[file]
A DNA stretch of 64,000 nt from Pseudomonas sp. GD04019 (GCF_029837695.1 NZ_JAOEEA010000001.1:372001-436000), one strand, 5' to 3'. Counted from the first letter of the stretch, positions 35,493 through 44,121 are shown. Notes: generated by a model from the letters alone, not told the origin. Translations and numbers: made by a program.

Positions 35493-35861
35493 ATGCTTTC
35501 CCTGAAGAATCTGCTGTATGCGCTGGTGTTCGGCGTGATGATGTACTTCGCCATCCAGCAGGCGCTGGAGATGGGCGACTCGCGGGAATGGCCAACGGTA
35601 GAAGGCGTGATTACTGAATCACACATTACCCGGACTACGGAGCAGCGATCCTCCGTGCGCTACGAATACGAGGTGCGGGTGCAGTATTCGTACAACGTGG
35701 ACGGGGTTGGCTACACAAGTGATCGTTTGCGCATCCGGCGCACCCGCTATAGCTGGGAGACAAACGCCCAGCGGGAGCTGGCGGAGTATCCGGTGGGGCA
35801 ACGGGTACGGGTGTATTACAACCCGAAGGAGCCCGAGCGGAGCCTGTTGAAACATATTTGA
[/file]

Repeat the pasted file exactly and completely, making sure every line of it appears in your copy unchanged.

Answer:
A DNA stretch of 64,000 nt from Pseudomonas sp. GD04019 (GCF_029837695.1 NZ_JAOEEA010000001.1:372001-436000), one strand, 5' to 3'. Counted from the first letter of the stretch, positions 35,493 through 44,121 are shown. Notes: generated by a model from the letters alone, not told the origin. Translations and numbers: made by a program.

Positions 35493-35861
35493 ATGCTTTC
35501 CCTGAAGAATCTGCTGTATGCGCTGGTGTTCGGCGTGATGATGTACTTCGCCATCCAGCAGGCGCTGGAGATGGGCGACTCGCGGGAATGGCCAACGGTA
35601 GAAGGCGTGATTACTGAATCACACATTACCCGGACTACGGAGCAGCGATCCTCCGTGCGCTACGAATACGAGGTGCGGGTGCAGTATTCGTACAACGTGG
35701 ACGGGGTTGGCTACACAAGTGATCGTTTGCGCATCCGGCGCACCCGCTATAGCTGGGAGACAAACGCCCAGCGGGAGCTGGCGGAGTATCCGGTGGGGCA
35801 ACGGGTACGGGTGTATTACAACCCGAAGGAGCCCGAGCGGAGCCTGTTGAAACATATTTGA